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Fragrance Smolders in the Pages of The Scent-Keeper

Erica Bauermeister's innovative approach to "seeing" the world through smells

Girl smelling flower
Use of fragrance in Bauermeister's The Scent-Keeper

Do You Believe in Literary Luck?

If you take a deep breath, you’ll smell the beautiful perfume of the pages in Erica Bauermeister’s book, The Scent-Keeper.

No kidding. The “bouquet” of such a lovely story stays with me, days after I read it.

Maybe the scent of this book seduced me.

I believe in literary luck or some kind of cosmic karma that draws me to certain books or poems when I need to see them. It happened when I fell on a Dickinson poem unexpectedly. When I stumbled across a perfect little copy of The Bridges of Madison County. Or when I wrote and researched a piece on the power of fragrances and then came across Erica Bauermeister’s 2019 book, The Scent-Keeper.

Bauermeister’s genius shines by using the often-neglected sense of smell as the way that Emmeline, the main character, perceives the world. Most authors are pretty-darned good at describing scenes and people but the vast majority of them do it by using the senses of sight and hearing. Colors and conversations. Sights and sounds, yes. But I have never before enjoyed the power of smell for a whole book. A character relying on her nose may seem strange, but in The Scent-Keeper, the approach gives the book an almost mystical energy and elevates it from a good story to a GREAT read.

Publisher’s Weekly called this book “magical.” Kirkus says, The Scent-Keeper is

“An artfully crafted coming-of-age story that will take the reader on an exquisite olfactory adventure.”

The Scent-Keeper IS magical. It’s a mystery, coming-of-age, discovering identity, accepting-your-true-self, finding-family, and understanding-love story.

But I’m not sure the reviews give the author enough credit for figuring out how to make a realistic story out of the powerful perfumes of life.

The Essence of the Plot:

Emmeline is a small child who lives with her father, an introverted scientist on a remote island in the Pacific Northwest. Emmeline’s childhood is a solitary but happy existence as she clambers over rocks and beaches, sucking in the smells of seaweed and salt. As I read, I felt as if I were in a lovely fairy-tale with the mist on my skin and the fragrance of fir trees in my nostrils.

Without giving away too much, (because you might really want to read this book!) let me just say that Emmeline comes by her ability to smell the world naturally. The book uncovers Emmeline’s history, one artful “scent-paper” at a time. From the reason her father chooses to live on an isolated island, to the secret behind her friend, Fisher’s, household, to the identity and true nature of her mother, The Scent-Keeper unveils a memorable story.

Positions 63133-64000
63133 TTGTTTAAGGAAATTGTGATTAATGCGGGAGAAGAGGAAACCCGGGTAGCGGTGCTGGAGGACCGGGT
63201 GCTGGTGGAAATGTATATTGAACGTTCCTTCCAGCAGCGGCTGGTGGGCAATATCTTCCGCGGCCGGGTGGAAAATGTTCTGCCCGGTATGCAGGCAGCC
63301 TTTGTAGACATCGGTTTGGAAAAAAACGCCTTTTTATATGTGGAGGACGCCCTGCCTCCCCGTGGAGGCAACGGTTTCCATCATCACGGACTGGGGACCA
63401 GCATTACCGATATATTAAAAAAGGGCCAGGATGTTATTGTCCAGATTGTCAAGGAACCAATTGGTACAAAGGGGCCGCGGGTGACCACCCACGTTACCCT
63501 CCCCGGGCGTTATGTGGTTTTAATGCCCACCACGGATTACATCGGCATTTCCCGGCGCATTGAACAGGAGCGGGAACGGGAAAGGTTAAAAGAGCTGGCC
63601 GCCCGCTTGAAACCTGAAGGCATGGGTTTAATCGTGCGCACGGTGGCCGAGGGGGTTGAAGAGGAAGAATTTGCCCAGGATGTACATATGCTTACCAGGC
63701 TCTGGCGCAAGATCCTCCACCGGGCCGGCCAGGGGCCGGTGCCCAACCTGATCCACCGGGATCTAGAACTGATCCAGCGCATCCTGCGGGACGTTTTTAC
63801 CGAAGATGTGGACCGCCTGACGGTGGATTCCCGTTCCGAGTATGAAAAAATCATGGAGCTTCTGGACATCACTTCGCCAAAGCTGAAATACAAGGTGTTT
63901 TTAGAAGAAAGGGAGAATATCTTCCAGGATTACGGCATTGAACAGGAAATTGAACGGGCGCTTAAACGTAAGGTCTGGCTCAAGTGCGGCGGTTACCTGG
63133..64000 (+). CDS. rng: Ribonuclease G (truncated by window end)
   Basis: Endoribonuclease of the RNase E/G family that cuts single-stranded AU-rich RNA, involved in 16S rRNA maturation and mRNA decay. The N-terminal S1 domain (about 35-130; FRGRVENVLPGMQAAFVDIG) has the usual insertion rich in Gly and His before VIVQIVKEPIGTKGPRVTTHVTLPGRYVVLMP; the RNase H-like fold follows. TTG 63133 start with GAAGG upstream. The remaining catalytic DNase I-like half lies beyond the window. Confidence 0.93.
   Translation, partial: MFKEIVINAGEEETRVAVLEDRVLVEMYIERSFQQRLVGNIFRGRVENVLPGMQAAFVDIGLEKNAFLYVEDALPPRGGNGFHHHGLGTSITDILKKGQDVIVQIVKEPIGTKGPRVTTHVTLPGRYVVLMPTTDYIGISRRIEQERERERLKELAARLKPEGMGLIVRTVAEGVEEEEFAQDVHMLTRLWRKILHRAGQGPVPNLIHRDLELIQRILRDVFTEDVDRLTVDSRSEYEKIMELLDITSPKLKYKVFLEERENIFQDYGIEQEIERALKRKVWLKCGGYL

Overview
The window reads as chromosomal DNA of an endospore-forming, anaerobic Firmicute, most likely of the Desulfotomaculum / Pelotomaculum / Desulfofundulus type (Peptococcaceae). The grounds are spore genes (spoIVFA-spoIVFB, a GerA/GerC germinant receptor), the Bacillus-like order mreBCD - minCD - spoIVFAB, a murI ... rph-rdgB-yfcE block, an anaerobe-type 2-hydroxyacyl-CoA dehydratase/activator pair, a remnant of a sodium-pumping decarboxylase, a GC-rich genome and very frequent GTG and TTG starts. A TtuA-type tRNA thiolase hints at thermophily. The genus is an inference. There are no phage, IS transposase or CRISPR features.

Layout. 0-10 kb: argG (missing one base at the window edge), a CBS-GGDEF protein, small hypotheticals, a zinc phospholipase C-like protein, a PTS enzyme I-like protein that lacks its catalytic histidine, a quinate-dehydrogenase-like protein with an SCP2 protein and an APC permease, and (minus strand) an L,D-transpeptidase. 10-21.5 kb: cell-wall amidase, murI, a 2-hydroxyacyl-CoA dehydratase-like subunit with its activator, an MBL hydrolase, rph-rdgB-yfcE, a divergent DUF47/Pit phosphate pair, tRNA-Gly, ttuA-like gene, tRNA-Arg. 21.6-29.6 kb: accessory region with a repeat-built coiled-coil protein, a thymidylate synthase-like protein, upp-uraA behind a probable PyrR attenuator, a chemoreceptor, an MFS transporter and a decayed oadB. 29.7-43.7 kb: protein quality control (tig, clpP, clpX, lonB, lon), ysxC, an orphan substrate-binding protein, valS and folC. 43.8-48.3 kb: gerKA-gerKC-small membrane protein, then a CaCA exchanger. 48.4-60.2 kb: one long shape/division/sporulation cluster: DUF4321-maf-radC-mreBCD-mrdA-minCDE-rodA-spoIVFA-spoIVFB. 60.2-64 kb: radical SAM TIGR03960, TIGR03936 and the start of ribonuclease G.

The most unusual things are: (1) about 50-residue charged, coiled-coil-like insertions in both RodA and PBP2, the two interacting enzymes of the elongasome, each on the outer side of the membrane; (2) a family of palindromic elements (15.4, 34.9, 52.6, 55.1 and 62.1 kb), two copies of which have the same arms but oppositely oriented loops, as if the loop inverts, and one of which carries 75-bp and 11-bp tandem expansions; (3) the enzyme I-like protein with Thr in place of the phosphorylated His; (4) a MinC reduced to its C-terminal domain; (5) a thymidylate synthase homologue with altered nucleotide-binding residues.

The prologue packs a wallop, especially when you remember it after you’ve read the book:

“We are the unwitting carriers of our parents’ secrets, the ripples made by stones we never saw thrown.”

Fragrance Facts:

Bauermeister must have done enormous amounts of research. The effect of fragrance on brand awareness, the impact in retail environments, and the psychology of smell are all integral to the plot. The author skillfully disperses information about hundreds of individual “notes” and how they interact with each other, an important element in Part III of the book. Even without the beautiful story, the impact of fragrance on daily life is a fascinating concept that inspired me to do a little research on my own.

And it’s all true:

When companies use fragrance in retail environments, customers

  • linger longer

  • perceive the product to be of better quality

  • have desire to buy more

  • are willing to pay more

  • feel that their visit has been enhanced

  • remember and connect to the brand

Bauermeister’s research gave the book more impact because it was fiction based in fact.

What Scent Do You Want To Preserve?

If you could, what one scent would you want to bottle and preserve forever? The smell of your mother’s skin? The scent of a departed relative? The fragrance of a baby after a bath? How about newly-cut grass in the summer? Your grandfather’s pipe tobacco? The early morning rain of a warm spring day?

One of my favorite ideas in the book comes from a likable character who is working to preserve smells that are disappearing… like typewriter ribbons. (Remember those? That inky, wet aroma?)

My writer’s mind went wild. What scents are disappearing that I’d want to preserve?

  • The smell of freshly baked bread in the family kitchen?

  • Really fresh air with no touch of pollution?

  • The smell of the family room in my parents’ old house: top notes of woodsmoke and popcorn falling into lingering traces of swiss steak, tennis shoes, and ending with subtle scents of laughter and love?

Here’s where you add your own: _________________________________



The Scent-Keeper is the first experience I’ve had with Erica Bauermeister’s novels, but it won’t be the last. Her School of Essential Ingredients is now on my To-Be-Read list. When I looked her up to see her background, I discovered she is the same age as I am, has children, and was heavily influenced by Tillie Olson’s essay, “I Stand Here Ironing.” Me, too.

We have a lot in common…especially her statement:

“I’ve heard authors say that writing is torture, but for me, it is one of the greatest gifts I have ever received. When I am writing, or talking with readers, the world is full of possibilities.”

Buy Tillie Olson's "I Stand Here Ironing" included in collected works volume

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